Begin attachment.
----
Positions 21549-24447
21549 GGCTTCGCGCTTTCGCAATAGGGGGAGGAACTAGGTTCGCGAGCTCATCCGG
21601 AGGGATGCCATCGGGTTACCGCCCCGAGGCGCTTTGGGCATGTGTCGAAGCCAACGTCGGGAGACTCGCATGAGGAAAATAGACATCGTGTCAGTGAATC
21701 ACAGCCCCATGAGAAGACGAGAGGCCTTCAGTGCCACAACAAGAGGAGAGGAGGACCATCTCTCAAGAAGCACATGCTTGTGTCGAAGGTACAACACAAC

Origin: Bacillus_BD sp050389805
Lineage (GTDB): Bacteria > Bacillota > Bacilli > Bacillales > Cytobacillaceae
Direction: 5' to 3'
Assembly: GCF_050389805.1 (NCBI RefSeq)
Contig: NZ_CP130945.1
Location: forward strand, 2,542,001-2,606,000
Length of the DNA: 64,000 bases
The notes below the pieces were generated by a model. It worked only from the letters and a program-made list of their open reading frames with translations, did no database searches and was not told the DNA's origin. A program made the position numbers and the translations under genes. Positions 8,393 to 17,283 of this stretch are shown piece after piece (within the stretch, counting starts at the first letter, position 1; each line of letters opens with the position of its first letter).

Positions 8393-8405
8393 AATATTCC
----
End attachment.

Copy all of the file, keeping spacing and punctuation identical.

Positions 21549-24447
21549 GGCTTCGCGCTTTCGCAATAGGGGGAGGAACTAGGTTCGCGAGCTCATCCGG
21601 AGGGATGCCATCGGGTTACCGCCCCGAGGCGCTTTGGGCATGTGTCGAAGCCAACGTCGGGAGACTCGCATGAGGAAAATAGACATCGTGTCAGTGAATC
21701 ACAGCCCCATGAGAAGACGAGAGGCCTTCAGTGCCACAACAAGAGGAGAGGAGGACCATCTCTCAAGAAGCACATGCTTGTGTCGAAGGTACAACACAAC

Origin: Bacillus_BD sp050389805
Lineage (GTDB): Bacteria > Bacillota > Bacilli > Bacillales > Cytobacillaceae
Direction: 5' to 3'
Assembly: GCF_050389805.1 (NCBI RefSeq)
Contig: NZ_CP130945.1
Location: forward strand, 2,542,001-2,606,000
Length of the DNA: 64,000 bases
The notes below the pieces were generated by a model. It worked only from the letters and a program-made list of their open reading frames with translations, did no database searches and was not told the DNA's origin. A program made the position numbers and the translations under genes. Positions 8,393 to 17,283 of this stretch are shown piece after piece (within the stretch, counting starts at the first letter, position 1; each line of letters opens with the position of its first letter).

Positions 8393-8405
8393 AATATTCC